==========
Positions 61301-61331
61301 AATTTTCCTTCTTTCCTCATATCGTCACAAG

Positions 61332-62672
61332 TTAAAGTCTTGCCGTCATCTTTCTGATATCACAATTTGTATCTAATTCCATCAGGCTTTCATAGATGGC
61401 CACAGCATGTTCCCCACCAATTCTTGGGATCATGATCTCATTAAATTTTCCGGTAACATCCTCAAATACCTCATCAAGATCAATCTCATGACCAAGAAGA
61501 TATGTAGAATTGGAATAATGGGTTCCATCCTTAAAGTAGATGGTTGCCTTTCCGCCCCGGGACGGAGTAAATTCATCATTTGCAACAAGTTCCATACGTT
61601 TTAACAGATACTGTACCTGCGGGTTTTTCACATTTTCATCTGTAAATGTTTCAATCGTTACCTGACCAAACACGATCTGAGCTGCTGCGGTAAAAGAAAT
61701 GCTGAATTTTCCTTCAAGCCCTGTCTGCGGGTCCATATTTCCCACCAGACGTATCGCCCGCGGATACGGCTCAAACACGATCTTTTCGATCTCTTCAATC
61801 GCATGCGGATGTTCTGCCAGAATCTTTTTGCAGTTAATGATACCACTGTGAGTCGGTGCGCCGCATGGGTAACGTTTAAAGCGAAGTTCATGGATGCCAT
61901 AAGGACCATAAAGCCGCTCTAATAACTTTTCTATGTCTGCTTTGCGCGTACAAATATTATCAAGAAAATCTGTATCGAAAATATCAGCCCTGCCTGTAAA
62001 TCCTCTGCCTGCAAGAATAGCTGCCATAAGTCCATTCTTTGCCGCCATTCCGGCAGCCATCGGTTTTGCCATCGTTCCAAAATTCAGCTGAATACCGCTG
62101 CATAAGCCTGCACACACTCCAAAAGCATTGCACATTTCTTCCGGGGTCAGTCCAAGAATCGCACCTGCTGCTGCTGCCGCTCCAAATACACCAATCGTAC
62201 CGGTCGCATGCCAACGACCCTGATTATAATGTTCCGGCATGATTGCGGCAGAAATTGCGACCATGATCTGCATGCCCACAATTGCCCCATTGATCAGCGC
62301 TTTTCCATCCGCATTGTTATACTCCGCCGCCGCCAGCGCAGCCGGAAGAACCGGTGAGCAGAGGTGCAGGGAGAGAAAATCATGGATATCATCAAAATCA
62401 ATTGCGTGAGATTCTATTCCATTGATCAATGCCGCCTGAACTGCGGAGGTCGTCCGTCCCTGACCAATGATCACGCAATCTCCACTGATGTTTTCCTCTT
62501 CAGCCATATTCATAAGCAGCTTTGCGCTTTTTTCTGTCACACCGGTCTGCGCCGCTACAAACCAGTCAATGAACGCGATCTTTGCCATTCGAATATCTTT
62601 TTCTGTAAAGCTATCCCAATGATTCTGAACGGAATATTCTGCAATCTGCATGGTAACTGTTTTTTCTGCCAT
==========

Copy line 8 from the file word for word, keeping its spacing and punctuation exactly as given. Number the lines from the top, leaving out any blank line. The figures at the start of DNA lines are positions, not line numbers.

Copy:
61701 GCTGAATTTTCCTTCAAGCCCTGTCTGCGGGTCCATATTTCCCACCAGACGTATCGCCCGCGGATACGGCTCAAACACGATCTTTTCGATCTCTTCAATC